It was painful for me to see Chris reverse the gains he had made He was starting to look more and more peculiar, reverting to the nervous nerd look that had marked the first episode of his psychosis four years earlier. He buttoned his shirts up to the collar, and cinched his pants around his waist, leaving him looking like he was wearing high-water pants. His new red framed eyeglasses added a lab technician look to his already “odd-ball” appearance. Other people wondered what was happening to him, too. Instead of asking Chris what was going on, they spoke to me. “Oh, he’s just going through a rough patch, ” I tied to reassure them, not very convincingly. What looks like relapse may often be recovery I told myself every day or I might have completely given up hope. As the autumn progressed, Chris lost interest in going to choir practice and in continuing with his voice lessons. Ian and I insisted that he drop his two university courses before he failed them. Through all of this, we continued to work with Chris’s holistic psychiatrist to fine tune his supplements.
Then came an e-mail from Dr. Stern. While we all had agreed at our last family appointment that this was probably a necessary crisis for Chris and that with time and support he would emerge stronger, she was now suggesting strongly that he go back on both an antipsychotic and an antidepressant. She was worried that he was suicidal because he had told her in an indirect way that I thought he was suicidal. This was a miscommunication on his part about what we were discussing.
I pulled Chris aside. “Chris,” I hissed, “there are at least two things that you can tell a psychiatrist that are guaranteed to have them pulling out the prescription pad. One is to admit to hearing voices, the other is to mention suicide in any context.” Dr Stern was doing what any psychiatrist would do under the circumstances. She was protecting herself. I was very disappointed and somewhat angry with her. She knew we were against the medications because they had never worked for Chris. We engaged her specifically to help get him off them and now she wanted to throw all that away because she thought he might be suicidal.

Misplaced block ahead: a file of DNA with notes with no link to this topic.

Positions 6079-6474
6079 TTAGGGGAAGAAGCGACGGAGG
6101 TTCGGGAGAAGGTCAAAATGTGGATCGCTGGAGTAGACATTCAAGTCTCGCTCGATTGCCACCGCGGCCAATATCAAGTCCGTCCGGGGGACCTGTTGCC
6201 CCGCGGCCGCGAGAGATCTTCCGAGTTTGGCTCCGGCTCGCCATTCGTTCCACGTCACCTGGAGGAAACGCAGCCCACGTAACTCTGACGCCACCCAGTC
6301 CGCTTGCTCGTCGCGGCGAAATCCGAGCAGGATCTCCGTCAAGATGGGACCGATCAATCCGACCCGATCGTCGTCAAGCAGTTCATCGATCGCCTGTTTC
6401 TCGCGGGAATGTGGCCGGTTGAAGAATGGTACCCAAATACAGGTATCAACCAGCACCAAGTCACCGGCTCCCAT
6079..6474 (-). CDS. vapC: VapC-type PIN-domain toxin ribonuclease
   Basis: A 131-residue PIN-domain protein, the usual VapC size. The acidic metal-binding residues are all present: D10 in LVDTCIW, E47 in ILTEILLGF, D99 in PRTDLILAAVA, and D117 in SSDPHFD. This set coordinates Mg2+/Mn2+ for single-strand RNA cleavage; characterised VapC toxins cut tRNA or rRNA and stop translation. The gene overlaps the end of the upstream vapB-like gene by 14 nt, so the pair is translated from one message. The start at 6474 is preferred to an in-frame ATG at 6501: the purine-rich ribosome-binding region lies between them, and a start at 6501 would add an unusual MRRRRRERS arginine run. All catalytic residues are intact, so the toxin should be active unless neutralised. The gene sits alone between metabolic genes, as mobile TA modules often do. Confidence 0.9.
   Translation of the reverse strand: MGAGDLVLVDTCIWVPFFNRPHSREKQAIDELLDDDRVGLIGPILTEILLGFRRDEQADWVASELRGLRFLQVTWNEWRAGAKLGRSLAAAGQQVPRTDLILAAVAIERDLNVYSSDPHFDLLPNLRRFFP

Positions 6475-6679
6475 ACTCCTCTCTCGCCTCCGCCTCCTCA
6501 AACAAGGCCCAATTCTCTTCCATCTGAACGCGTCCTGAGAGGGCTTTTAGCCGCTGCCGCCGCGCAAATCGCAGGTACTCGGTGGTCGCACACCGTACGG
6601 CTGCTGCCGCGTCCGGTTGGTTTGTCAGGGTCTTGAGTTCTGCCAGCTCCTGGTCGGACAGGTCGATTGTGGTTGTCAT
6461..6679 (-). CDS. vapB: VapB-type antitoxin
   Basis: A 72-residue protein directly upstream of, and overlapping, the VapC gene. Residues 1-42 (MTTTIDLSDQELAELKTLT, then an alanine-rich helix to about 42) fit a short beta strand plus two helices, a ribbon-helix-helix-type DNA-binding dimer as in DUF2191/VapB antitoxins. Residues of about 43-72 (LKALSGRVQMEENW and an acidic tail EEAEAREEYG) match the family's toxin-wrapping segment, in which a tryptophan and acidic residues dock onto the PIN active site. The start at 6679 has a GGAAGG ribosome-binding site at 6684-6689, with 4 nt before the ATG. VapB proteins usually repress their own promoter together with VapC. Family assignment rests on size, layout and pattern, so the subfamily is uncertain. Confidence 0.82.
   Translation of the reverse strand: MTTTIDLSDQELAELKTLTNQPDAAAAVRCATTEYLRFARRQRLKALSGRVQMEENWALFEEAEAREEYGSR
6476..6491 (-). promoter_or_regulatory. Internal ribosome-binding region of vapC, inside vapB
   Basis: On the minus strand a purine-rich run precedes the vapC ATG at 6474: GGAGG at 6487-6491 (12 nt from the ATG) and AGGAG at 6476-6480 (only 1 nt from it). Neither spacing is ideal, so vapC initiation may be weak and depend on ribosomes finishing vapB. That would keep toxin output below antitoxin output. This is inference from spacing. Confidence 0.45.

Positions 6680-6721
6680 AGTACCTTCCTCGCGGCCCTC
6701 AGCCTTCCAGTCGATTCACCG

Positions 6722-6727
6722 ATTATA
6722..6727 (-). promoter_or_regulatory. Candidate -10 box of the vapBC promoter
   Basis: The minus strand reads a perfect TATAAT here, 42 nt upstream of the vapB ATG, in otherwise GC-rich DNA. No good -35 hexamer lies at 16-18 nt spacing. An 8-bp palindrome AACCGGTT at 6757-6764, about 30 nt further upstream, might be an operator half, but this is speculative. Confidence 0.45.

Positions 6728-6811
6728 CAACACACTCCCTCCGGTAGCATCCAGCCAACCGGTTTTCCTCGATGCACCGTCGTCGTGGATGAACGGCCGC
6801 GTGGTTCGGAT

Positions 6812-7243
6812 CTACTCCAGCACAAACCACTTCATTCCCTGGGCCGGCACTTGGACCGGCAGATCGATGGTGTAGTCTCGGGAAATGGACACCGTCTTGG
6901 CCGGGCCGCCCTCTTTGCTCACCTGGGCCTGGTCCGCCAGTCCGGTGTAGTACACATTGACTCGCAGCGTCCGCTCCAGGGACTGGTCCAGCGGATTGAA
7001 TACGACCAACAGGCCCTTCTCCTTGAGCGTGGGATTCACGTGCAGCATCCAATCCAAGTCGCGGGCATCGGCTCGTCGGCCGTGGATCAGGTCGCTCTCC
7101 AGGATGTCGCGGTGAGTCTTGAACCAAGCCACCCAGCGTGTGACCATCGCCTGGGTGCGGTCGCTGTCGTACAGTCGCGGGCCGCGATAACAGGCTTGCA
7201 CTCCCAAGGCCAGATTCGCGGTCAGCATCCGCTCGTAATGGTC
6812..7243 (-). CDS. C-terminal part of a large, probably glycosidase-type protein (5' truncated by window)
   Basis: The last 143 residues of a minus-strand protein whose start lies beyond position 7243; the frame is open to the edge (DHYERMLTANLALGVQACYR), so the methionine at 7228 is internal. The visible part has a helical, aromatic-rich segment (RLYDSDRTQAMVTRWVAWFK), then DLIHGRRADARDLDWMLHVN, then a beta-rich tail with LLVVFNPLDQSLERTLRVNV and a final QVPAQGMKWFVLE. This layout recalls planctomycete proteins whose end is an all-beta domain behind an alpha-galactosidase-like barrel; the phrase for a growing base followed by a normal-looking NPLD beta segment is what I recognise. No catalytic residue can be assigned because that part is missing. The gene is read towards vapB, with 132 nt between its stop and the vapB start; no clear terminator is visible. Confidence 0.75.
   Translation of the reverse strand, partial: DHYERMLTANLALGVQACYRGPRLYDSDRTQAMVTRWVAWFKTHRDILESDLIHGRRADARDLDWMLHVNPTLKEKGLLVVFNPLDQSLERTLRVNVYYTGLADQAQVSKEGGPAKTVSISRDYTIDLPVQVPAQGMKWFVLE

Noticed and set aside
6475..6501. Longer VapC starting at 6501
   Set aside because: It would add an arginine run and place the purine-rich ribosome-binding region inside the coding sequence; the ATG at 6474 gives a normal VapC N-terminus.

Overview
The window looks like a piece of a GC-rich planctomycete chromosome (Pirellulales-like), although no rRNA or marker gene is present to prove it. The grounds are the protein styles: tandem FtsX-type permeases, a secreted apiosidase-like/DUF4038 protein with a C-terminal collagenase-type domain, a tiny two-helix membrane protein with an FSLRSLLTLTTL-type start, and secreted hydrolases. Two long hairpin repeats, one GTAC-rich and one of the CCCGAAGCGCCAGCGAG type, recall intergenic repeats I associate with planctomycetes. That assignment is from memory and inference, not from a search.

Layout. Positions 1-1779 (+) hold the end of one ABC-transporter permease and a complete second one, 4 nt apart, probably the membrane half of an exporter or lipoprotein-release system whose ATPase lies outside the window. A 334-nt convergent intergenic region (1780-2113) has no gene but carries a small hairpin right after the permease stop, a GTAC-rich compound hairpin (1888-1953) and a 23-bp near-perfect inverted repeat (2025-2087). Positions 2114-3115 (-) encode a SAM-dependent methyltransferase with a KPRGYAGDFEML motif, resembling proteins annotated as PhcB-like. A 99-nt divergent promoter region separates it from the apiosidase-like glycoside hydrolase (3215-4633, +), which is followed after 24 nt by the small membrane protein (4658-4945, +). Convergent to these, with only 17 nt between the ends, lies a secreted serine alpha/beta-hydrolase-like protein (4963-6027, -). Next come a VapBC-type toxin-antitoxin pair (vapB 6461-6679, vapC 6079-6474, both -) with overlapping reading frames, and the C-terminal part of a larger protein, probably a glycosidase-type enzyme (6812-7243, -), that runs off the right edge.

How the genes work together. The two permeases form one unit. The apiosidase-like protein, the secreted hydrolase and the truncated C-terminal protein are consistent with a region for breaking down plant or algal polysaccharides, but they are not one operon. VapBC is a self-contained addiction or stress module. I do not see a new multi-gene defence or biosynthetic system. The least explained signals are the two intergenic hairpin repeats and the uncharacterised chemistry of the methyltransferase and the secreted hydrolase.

Many people will side with Dr Stern here, because, after all, they will reason that you can’t be too careful when it comes to suicide, but I disagree. If you mention the word “suicide” to a psychiatrist, I suspect it doesn’t matter in what context you mention it, the fact is the “s” word has been said and psychiatrists have to consider their license and the very real possibility, in some countries at least, that they will be sued by the family if a tragedy does occur. I was not willing to have Chris’s recovery postponed and perhaps delayed forever by going back on medications. Dr. Stern saw Chris once a week. I saw him every day and I felt that my judgment as his mother trumped her judgment as his psychiatrist, even though I felt she was a very good psychiatrist in many other ways.
I sat Chris down. “What you decide to do about the medication is up to you,” I said. I deliberately avoided trotting out the reasons why I was against the medications. Chris knew them only too well. Chris confessed that, among other things, he was afraid that if he went back on medications, he would never be able to function at university. It was true he wasn’t functioning now at university, but the medications could make it worse, in my opinion. However, I said nothing. Chris sent an e-mail to Dr. Stern, copied to his holistic psychiatrist, Ian and me, saying that suicide was the last thing he had in mind and he was sorry if he misled her. He said he wasn’t against the medications, he just didn’t believe in them for himself.
“My feeling, he wrote,” “is that I am the cause of my own depression, but I hope that it will lift just as the clouds melt away after a summer thunderstorm.”